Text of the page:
Miss Black Tennessee pageant inspires
by Ashley Anthony, Jackson Sun
Tamira Cole was inspired by positive images of young women at the Miss Black Tennessee Scholarship pageant last year. She wanted to be one of them.
Cole, a 24-year-old Jackson native, will get her chance when she competes in the pageant today in Nashville.
“After watching all of those talented, wonderful young women, I knew that being a part of the pageant could change my life,” she said. “This pageant has so many opportunities for women of color.”
Frustrated with negative images of black women in the media, Cole said it’s refreshing to be in a pageant that uplifts them.
“This program promotes young women to be themselves – healthy, vibrant role models for all to emulate,” she said.
Cole, a graduate student in secondary education at Austin Peay State University, competed in her first pageant when she was 12. Last year, she supported a friend who was in the Miss Black Tennessee Scholarship Pageant.
Cole is one of 11 college women competing in the pageant.
Miss Black Tennessee is a branch of The Miss Black USA Scholarship pageant. Miss Black Tennessee was founded in 1984 to advance educational and professional opportunities for women of African-American descent, according to its Web site. The contestants range in age from 17 to 27.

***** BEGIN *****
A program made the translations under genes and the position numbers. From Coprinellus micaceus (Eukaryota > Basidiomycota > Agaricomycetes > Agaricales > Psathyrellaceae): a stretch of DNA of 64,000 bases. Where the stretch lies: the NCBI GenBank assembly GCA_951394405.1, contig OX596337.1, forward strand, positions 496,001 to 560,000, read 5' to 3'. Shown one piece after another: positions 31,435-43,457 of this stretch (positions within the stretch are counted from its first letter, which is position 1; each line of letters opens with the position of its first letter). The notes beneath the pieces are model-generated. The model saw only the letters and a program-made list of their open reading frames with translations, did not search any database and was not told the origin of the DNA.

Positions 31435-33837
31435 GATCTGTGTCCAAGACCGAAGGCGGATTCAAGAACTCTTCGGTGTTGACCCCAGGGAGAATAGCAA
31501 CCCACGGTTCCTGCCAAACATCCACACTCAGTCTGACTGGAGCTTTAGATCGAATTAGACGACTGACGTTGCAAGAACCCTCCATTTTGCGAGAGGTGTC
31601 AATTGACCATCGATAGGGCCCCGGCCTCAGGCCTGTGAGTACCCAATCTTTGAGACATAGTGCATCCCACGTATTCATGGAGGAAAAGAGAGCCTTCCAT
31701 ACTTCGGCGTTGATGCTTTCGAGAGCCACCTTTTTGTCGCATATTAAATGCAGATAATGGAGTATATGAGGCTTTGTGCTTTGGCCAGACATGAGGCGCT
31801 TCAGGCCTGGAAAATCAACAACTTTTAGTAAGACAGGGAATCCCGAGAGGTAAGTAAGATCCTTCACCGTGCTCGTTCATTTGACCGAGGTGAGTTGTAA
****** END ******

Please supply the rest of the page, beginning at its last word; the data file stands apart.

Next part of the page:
Competing for the title of Miss Black Tennessee has always been a goal of Chameka Mayes’ since being crowned Miss Lane College in 2004, she said. She is a graduate student with the University of Phoenix.
“I am very excited, and my family is as well,” Mayes said. “They have supported me in every aspect.”
For her pageant talent, Mayes, 26, will perform a dramatic monologue called, “So What If I Am a Black Woman?”
Kristen Herring, Miss Black Tennessee 2007, sang and played the violin for her talent in the pageant. The pageant was a fun way for her to earn scholarship money, she said.
Herring, 26, won a $1,500 scholarship and became the spokeswoman for Gov. Phil Bredesen’s LIFT Mentor Program.
She enjoys speaking with students, especially young girls. She mentors a 15-year-old girl.
“As black women, we are bombarded with images of who and what we should be,” Herring said. “I don’t have control of the media, but I do have control of what I do. The least I can do is get out there and show our girls that they can be something different besides an entertainer or a music video girl.
“Often times, kids don’t know they can be a scientist, and I’ve had the opportunity to tell young girls this,” she said.
Herring is completing a graduate degree in biochemistry from Vanderbilt University. She received her bachelor’s degree from the historically black Spelman College for women.
Balancing her duties as Miss Black Tennessee while trying to finish school was a challenge, but Herring said she will miss it.
“I was at a radio station, recording my farewell, and as I was speaking, I got a little choked up,” she said.
The winner of the pageant will win a $1,500 scholarship and represent Tennessee in the national Miss Black USA competition next year. Last year’s pageant was held in June in Las Vegas.